This psalm begins with gratitude to the Lord, recognition of what the Lord has done. It continues with affirmation of the benefits of trusting the Lord rather than some other false gods, "You have multiplied, O Lord my God, your wondrous deeds and your thoughts; none can compare with you."

How are we to worship? What is it that God expects us to do to show that we do worship? Where does worship happen? What is the necessary cost? Am I doing it right?

The psalm says, "Sacrifice and offering you do not desire, but you have given me an open ear. Brunt offering and sin offering you have not required." Focus first on what is not necessary--offerings; then, pay attention to what we have been given--that open ear.

That ear is open to what has been written in the Torah. More than listening, the psalmist attests that what has been written in a scroll has become a law within his heart.

James Newsome in Texts for Preaching, A Lectionary Commentary based on the NRSV-Year A, discusses how this psalm is related to this week's lectionary readings, including these comments specifically about the gospel lection:
John's recognition of Jesus following the baptism results in John's acknowledgment of who he himself is and of who Jesus is. Our experience of the redemptive presence of God has similar results. We affirm our history as the redeemed ones and pledge our continuing intention to speak and live in the light of our redemption. This Psalm lection is the song that celebrates both our affirmation and our pledge.

Daily prayer, Saturday, January 15, 2011

Morning
Invitatory Psalm 67
May God be gracious to us ad bless us
and make his face to shine upon us,
that your way may be known upon earth,
your saving power among all nations.
Let the peoples praise you, O God;
let all peoples praise you.

Psalms 50, 51

Reading Psalm 40:6-11

Lectio Divina
I waited patiently for the Lord; he inclined to me and heard my cry (Psalm 40:1).
I have told the glad news of deliverance in the great congregation; see, I have not restrained my lips, as you know, O Lord (Psalm 40:9).

Evening
Psalms 75, 77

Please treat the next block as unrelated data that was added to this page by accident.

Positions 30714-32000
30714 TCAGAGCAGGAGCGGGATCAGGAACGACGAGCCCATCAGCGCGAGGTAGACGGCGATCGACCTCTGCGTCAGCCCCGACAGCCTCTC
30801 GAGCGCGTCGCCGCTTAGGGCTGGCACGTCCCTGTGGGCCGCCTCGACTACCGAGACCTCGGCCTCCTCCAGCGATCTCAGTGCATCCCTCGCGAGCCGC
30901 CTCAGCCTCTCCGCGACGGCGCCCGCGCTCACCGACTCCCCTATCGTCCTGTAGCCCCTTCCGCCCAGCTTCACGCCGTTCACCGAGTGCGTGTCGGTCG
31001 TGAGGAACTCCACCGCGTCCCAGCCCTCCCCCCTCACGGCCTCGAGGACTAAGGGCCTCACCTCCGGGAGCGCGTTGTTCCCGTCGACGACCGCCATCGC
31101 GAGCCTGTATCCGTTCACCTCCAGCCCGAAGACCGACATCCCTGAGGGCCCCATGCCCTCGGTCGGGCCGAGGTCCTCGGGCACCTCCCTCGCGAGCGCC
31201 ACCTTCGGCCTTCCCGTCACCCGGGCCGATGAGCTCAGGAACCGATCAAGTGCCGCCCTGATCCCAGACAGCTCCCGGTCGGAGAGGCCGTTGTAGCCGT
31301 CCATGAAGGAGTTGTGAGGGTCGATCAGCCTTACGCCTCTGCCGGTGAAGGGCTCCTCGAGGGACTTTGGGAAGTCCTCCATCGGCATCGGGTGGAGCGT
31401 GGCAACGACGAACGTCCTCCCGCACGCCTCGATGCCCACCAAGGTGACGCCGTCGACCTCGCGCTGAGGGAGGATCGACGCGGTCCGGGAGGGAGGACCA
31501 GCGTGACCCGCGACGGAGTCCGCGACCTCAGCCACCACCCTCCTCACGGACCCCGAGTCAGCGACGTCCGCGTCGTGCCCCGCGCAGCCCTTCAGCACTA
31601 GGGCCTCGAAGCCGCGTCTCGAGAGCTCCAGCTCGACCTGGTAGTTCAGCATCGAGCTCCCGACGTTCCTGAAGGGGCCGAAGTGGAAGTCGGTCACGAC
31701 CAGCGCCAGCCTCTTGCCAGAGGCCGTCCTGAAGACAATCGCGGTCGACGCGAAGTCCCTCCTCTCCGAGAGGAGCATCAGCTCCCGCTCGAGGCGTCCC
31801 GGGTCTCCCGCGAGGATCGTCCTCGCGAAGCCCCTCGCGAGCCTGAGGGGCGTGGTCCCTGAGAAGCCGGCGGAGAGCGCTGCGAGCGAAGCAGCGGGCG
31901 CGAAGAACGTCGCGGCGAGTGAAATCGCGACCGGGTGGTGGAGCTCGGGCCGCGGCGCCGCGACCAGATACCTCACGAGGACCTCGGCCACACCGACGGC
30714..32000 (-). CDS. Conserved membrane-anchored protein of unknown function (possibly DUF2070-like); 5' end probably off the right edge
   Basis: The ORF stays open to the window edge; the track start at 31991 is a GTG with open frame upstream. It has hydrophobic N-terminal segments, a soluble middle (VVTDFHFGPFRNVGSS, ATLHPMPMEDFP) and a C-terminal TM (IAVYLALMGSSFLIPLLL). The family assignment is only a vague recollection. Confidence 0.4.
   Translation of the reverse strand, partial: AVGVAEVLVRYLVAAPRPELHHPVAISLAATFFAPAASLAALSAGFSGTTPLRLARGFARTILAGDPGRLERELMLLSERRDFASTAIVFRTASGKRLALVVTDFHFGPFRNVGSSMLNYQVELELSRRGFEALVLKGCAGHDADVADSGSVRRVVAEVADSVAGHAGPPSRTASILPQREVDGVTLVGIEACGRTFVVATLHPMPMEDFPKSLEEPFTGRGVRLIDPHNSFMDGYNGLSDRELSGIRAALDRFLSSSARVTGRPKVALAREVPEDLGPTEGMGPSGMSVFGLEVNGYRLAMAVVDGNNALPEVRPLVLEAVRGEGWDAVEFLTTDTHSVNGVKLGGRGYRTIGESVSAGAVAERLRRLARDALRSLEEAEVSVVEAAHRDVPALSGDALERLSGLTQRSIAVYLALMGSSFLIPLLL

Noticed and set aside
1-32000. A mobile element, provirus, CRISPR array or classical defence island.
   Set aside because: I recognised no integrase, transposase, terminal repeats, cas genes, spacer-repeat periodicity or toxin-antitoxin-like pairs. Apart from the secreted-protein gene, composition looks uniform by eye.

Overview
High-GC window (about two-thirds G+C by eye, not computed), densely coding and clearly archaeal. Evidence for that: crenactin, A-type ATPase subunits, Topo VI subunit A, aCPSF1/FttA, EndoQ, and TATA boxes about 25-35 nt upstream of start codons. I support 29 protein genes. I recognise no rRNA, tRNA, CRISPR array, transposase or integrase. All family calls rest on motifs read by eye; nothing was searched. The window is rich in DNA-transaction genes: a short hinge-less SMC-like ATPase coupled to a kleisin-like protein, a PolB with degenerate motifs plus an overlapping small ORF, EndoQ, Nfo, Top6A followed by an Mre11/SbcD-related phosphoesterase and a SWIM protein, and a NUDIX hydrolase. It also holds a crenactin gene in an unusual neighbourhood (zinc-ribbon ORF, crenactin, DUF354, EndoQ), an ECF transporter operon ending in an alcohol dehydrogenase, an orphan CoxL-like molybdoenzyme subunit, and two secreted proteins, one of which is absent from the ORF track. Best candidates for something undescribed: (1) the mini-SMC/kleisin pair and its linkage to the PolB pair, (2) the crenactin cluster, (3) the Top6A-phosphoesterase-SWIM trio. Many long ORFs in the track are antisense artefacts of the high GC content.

Friday, January 14, 2011

Waiting, Trusting, Testifying, a Reflection on Psalm 40:1-5

Psalm 40 begins "I waited patiently for the Lord...." Believers by being believers are not immune from the pains in life. I'm also admitting that my own waits have not always been very patient. But, the psalmist was patient--and needed to be--note the "waited" part. But, also note what is being waited for--the Lord. Even in times of tribulation, pain, or disappointment, the psalmist recognizes the source of what is going to make things better.

This trust comes, in part, from what has already happened, "He drew me up from a desolate pit, out of the miry bog, and set my feet upon a rock, making my steps secure." Rescue plus a new start.

The psalmist doesn't keep this rescue, this improvement in his life a secret. Rather, he tells about it. And the ones he tells listen, and, because of what they hear, their lives are changed, their expectations are changed, even what they consider as powerful enough to help them through their difficulties will shift, "Many will see and fear, and put their trust in the Lord. Happy are those who make the Lord their trust, who do not turn to the proud, to those who go astray after false god."

Daily prayer, Friday, January 14, 2011

Morning
Invitatory Psalm 118
O give thanks to the Lord, for he is good;
his steadfast love endures forever!
....
Out of my distress I called on the Lord;
the Lord answered me and set me in a broad place.
With the Lord on my side I do not fear,
What can mortals do to me?


Psalms 41, 42, 43, 47

Daily Reading Psalm 40:1-5

Lectio Divina
I waited patiently for the Lord; he inclined to me and heard my cry (Psalm 40:1).

Happy are those who make the Lord their trust, who do not turn to the proud, to those who go astray after false gods (Psalm 40:4).

Midday Psalm 119:89-96

Evening Psalm 74

Thursday, January 13, 2011

Yes, Them, Too, a Reflection on Isaiah 49:1-7

The Lord has appointed Isaiah (or, as some commentators posit, Israel) to a task. Isaiah's immediate response is to point out that he is manifestly unqualified for the job, "I have already tried and I failed at it. I put it a lot of effort but accomplished nothing."

[Note: This assessment would be plausible for Israel to express during exile.]

Yet, despite his earlier failures, Isaiah accepts the Lord's commission, "Surely my cause is with the Lord, and my reward with my God."

Isaiah describes that commission--and ours.

"It is too light a thing that you should serve merely your own sort." (Experiment with defining "own sort" as national identity or religious adherence or some other way that you typically can distinguish between people).

The Lord continues, "I will give you as a light to the nations, that my salvation may reach to the end of the earth." Historically and currently, we continue to debate just what those nations have to do with that light; i.e., what acknowledgement are they required to make about its source?

Isn't it typical of any of us religious types that we think that the God we worship really likes us best? How hard is it for us to believe, to accept that God is concerned about the wellbeing of some people that seem really strange to us?